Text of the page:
Uncertainty over the future of the Davis-Besse Nuclear Power Plant and the economic impact from the plant being possibly idled or sold has led the Benton-Carroll-Salem school board to remove a bond issue from the May 2 ballot.
Board members cited the possible devaluation, noting it would result in an increase in property taxes for homeowners and farmers if the bond issue had passed.
The school board had decided last November to place a bond issue on the May ballot to finance a new K-7 building that would be constructed on land west of the Oak Harbor High School along State Route 163. It would replace the current Oak Harbor Middle School, which houses grades four through seven, and the R.C. Waters Elementary School, which houses kindergarten through third grades. The buildings were constructed in 1911 and 1956 respectively.
A bond issue on the ballot last August was rejected by voters.
Guy Parmigian, B-C-S superintendent, said the board still believes there is a need for a new building but was swayed to pull the measure because its cost couldn’t be communicated adequately to voters because of the Davis-Besse situation.
"We have weathered the storm of (electrical) deregulation 20 years ago, and we are still here. We will continue to be focused on what is best for students in the future," said board president Steve Rhodes.
A committee that had been studying the needs of the district, Citizens for Quality Schools, on Tuesday recommended the board not pursue the ballot issue.
Bill Poiry, committee chairman, said the group is still concerned about the cost to maintain two aging buildings and their suitability for current educational needs, but agreed there is too much uncertainty about the power plant.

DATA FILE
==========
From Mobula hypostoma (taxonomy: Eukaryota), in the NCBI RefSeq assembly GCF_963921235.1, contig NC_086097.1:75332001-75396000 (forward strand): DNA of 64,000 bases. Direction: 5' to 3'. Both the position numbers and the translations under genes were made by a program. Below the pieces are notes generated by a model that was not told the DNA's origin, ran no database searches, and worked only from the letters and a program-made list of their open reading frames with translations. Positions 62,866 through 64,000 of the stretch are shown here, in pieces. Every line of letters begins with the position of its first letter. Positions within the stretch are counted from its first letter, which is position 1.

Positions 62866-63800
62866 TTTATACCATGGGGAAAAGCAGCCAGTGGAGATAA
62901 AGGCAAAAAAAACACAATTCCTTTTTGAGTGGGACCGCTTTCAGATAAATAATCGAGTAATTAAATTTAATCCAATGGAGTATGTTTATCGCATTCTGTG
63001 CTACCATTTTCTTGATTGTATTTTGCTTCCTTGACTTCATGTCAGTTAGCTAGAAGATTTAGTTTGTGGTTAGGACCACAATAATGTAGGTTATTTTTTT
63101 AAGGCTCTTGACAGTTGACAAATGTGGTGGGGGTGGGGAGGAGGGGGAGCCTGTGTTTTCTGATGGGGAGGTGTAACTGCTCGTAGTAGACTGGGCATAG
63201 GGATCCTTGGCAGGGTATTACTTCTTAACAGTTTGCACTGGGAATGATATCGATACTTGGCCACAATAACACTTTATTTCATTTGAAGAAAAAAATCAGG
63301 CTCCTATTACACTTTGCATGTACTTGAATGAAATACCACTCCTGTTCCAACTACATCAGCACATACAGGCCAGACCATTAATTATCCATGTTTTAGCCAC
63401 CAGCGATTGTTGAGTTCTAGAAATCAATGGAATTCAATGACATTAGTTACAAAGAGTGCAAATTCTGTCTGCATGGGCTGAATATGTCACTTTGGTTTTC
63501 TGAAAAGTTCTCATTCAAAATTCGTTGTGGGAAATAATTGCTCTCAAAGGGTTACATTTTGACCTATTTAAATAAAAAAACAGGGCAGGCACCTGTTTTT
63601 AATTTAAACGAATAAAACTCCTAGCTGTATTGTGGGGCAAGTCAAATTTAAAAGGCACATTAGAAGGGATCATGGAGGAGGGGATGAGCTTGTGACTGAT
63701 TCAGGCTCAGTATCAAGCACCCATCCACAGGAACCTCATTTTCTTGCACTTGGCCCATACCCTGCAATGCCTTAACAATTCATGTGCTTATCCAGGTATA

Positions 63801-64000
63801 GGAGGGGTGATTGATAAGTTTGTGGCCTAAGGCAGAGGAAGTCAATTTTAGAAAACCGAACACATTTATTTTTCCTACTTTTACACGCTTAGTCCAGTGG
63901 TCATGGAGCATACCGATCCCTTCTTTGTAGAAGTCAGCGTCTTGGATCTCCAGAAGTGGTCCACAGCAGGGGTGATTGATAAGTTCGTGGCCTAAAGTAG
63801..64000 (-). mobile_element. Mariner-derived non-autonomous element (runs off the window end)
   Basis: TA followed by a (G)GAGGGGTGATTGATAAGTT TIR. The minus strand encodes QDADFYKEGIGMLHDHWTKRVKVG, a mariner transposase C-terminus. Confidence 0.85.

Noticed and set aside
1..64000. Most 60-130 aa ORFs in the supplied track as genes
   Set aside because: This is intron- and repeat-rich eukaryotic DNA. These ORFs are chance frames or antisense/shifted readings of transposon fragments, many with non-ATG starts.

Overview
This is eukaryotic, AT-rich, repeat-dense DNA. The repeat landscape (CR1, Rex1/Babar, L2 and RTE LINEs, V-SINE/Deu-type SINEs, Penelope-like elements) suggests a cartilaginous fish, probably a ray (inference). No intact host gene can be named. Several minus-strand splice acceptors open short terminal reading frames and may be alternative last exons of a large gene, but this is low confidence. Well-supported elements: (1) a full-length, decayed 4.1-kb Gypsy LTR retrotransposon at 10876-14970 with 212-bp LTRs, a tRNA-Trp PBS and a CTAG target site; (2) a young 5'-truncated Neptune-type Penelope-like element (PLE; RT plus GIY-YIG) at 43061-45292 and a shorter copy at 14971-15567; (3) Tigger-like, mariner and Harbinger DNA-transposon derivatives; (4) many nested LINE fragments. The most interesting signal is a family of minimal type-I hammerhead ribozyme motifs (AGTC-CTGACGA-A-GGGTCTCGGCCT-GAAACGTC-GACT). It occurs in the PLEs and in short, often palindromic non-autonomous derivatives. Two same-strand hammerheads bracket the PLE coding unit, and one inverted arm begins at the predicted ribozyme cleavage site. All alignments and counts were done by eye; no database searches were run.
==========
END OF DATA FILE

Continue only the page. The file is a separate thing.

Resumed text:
FirstEnergy Corp. has announced its intention to exit the energy generation component of its business either by closing or selling its coal and nuclear plants in Ohio and Pennsylvania if the states don’t establish a format for re-regulating them and setting rates.
During an earnings call last November, Charles Jones, FirstEnergy president and chief executive officer, said FirstEnergy Solutions and Allegheny Energy Supply, the company’s subsidiaries that own the power plants, are unable to operate profitably at current energy prices.
Filing for bankruptcy by the subsidiaries is also an option.
“The company announced it is in the process of identifying how we can thoughtfully yet expeditiously move away from competitive markets over the next 12 to 18 months in Ohio, Pennsylvania, West Virginia and Virginia. Competitive market conditions continue to deteriorate, with weak power prices, insufficient results from recent capacity auctions and anemic demand forecasts,” Jennifer Young, a FirstEnergy spokesperson, said last month. “The strategic review of FirstEnergy’s competitive generation plants continues, and no decisions have been made for Davis-Besse at this time.”